verb (used with object), un·stopped, un·stop·ping.

to remove the stopper from: to unstop a bottle.
to free from any obstruction; open: to unstop a sewer.
to draw out the stops of (an organ).

Origin of unstop

First recorded in 1350–1400, unstop is from the Middle English word unstoppen. See un-2, stop
Dictionary.com Unabridged Based on the Random House Unabridged Dictionary, © Random House, Inc. 2019

Examples from the Web for unstopped

Historical Examples of unstopped

  • It was not difficult for him to hear through the unstopped logs.

  • If the bottle be stopped, the colour will disappear; but when unstopped, it will return.

  • Then shall the eyes of the blind be opened, and the ears of the deaf shall be unstopped.

  • He unstopped his canteen and pressed the nozzle to Manners' lips.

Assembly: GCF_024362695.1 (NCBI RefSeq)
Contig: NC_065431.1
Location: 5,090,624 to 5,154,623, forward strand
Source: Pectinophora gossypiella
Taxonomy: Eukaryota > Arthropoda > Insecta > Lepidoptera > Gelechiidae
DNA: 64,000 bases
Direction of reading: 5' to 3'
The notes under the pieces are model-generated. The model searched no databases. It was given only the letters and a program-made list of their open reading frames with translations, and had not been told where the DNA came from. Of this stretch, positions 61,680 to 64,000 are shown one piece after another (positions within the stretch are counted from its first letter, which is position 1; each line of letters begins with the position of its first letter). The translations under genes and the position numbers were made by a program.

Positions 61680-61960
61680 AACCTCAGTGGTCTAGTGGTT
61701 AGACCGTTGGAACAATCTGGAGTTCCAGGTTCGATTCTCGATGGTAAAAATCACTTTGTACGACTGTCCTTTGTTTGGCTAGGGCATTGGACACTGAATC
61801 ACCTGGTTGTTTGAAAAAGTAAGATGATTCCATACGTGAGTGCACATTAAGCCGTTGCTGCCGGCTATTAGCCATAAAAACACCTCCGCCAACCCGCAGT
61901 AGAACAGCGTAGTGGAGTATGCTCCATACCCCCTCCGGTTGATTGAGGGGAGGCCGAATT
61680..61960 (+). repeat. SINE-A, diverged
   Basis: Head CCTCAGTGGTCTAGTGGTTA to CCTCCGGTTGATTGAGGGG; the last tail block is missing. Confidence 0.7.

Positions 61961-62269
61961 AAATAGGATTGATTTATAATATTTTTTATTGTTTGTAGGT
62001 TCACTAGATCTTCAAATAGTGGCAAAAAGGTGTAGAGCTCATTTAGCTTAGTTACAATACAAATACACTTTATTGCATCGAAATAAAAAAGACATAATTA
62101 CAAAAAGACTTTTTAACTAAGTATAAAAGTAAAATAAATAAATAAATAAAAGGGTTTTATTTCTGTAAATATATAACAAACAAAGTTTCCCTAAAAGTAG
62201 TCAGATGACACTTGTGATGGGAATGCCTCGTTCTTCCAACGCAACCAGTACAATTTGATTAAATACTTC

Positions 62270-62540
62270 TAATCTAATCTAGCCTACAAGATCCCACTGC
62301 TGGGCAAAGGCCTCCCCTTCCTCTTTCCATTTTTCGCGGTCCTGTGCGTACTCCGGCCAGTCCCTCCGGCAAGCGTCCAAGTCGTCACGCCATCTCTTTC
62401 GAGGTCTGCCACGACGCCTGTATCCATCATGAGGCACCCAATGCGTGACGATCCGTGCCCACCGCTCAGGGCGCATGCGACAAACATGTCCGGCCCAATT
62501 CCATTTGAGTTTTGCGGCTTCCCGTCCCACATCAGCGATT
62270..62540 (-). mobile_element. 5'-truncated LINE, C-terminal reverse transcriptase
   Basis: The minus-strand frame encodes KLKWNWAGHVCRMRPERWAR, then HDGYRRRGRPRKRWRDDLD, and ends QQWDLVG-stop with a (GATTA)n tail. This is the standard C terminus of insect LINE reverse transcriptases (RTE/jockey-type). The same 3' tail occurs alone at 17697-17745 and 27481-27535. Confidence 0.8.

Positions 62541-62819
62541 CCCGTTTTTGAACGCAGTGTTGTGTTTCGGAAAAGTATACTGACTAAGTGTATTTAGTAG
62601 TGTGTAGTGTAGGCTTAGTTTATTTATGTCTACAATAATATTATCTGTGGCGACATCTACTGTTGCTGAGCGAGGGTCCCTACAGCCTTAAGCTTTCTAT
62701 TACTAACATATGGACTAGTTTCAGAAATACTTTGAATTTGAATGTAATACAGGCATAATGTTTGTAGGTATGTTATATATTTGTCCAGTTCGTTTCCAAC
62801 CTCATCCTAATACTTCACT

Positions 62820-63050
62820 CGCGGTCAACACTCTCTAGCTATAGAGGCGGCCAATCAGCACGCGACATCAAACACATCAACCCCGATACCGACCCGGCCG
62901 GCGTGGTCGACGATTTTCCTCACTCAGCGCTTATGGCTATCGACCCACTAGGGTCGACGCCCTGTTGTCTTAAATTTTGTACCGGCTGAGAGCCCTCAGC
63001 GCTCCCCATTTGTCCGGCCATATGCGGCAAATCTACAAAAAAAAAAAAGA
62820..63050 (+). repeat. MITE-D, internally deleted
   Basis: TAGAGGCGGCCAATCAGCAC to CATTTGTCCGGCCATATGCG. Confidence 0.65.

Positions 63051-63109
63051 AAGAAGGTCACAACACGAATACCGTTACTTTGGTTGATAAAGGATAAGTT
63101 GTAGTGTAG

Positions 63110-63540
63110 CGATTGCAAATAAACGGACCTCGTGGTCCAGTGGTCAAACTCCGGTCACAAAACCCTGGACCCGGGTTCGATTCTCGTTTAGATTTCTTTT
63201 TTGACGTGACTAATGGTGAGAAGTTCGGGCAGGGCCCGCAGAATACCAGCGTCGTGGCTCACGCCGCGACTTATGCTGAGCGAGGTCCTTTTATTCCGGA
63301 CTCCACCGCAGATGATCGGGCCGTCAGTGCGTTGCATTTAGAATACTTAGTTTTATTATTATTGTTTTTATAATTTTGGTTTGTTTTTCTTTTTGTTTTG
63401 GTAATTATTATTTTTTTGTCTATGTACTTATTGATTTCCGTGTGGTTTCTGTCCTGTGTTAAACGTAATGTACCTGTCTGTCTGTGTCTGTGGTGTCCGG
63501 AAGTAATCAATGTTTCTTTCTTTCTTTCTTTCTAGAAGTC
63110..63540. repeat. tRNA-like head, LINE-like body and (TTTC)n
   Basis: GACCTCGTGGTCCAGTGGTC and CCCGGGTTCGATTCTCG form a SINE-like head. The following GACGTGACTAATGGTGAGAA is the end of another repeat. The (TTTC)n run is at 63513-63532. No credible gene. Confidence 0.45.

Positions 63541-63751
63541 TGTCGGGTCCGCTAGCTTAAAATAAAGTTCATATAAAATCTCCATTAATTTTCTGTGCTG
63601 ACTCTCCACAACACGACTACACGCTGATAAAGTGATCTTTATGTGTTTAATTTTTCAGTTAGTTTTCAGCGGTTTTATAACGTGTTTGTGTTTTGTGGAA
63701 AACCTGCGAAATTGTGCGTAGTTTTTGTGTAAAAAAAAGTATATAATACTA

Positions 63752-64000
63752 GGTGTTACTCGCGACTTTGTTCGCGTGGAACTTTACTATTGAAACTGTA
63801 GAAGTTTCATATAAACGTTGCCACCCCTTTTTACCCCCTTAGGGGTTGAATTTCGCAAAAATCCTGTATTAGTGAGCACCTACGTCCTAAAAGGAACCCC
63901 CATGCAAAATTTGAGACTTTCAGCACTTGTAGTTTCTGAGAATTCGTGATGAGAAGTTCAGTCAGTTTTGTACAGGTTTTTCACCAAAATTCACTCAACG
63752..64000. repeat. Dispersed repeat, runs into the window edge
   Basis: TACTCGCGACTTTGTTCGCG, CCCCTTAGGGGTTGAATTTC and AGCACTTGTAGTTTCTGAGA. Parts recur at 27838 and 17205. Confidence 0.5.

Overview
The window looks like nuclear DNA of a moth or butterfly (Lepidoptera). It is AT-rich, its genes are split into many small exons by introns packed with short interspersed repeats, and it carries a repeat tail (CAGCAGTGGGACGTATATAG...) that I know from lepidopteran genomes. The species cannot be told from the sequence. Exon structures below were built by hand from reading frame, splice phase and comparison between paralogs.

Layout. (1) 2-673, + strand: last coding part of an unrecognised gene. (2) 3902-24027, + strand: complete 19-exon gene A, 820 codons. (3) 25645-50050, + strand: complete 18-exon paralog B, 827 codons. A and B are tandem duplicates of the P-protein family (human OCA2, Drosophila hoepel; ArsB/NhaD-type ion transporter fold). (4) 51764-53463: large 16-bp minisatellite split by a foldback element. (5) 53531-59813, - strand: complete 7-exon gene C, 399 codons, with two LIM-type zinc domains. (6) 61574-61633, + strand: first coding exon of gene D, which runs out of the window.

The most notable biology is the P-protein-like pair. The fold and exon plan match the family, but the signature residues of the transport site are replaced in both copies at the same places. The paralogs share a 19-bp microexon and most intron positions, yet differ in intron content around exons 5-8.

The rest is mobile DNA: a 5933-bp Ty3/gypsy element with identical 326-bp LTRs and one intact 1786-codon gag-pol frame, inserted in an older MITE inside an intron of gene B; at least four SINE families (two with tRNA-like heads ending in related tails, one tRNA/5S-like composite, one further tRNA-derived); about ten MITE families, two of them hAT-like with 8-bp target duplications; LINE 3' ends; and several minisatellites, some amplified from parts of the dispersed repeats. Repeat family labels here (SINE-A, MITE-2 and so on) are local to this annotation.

Aladdin O'Brien

    Gouverneur Morris

  • He rose as before with alacrity, rung his bell in reply, and unstopped his needle.

    The Iron Horse

    R.M. Ballantyne

British Dictionary definitions for unstopped



not obstructed or stopped up
phonetics denoting a speech sound for whose articulation the closure is not complete, as in the pronunciation of a vowel, fricative, or continuant
prosody (of verse) having the sense of the line carried over into the next
(of an organ pipe or a string on a musical instrument) not stopped


verb -stops, -stopping or -stopped (tr)

to remove the stop or stopper from
to free from any stoppage or obstruction; open
to draw out the stops on (an organ)
Collins English Dictionary - Complete & Unabridged 2012 Digital Edition © William Collins Sons & Co. Ltd. 1979, 1986 © HarperCollins Publishers 1998, 2000, 2003, 2005, 2006, 2007, 2009, 2012